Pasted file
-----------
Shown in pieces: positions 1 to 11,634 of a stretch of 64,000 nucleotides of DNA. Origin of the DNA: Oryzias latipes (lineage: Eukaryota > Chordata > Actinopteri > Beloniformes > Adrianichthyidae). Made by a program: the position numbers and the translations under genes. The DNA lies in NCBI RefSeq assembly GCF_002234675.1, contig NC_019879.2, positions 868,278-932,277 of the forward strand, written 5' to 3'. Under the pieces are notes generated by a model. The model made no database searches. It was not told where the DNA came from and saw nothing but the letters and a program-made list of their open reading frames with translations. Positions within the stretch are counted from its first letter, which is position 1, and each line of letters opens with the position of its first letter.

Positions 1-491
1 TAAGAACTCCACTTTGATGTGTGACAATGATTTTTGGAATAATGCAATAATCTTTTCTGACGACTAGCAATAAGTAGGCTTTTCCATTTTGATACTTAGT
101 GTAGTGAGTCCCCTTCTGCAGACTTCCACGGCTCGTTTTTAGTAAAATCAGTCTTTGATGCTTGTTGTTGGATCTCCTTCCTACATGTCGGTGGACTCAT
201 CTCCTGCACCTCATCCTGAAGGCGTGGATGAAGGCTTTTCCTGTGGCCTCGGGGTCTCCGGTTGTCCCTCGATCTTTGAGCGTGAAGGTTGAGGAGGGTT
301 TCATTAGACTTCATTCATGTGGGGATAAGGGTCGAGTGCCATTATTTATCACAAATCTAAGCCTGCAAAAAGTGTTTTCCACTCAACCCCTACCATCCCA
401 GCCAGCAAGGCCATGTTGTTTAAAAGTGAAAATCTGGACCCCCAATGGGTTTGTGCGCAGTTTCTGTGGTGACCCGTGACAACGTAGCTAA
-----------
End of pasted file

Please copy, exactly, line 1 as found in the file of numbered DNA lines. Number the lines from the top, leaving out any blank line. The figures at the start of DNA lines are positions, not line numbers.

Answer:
Shown in pieces: positions 1 to 11,634 of a stretch of 64,000 nucleotides of DNA. Origin of the DNA: Oryzias latipes (lineage: Eukaryota > Chordata > Actinopteri > Beloniformes > Adrianichthyidae). Made by a program: the position numbers and the translations under genes. The DNA lies in NCBI RefSeq assembly GCF_002234675.1, contig NC_019879.2, positions 868,278-932,277 of the forward strand, written 5' to 3'. Under the pieces are notes generated by a model. The model made no database searches. It was not told where the DNA came from and saw nothing but the letters and a program-made list of their open reading frames with translations. Positions within the stretch are counted from its first letter, which is position 1, and each line of letters opens with the position of its first letter.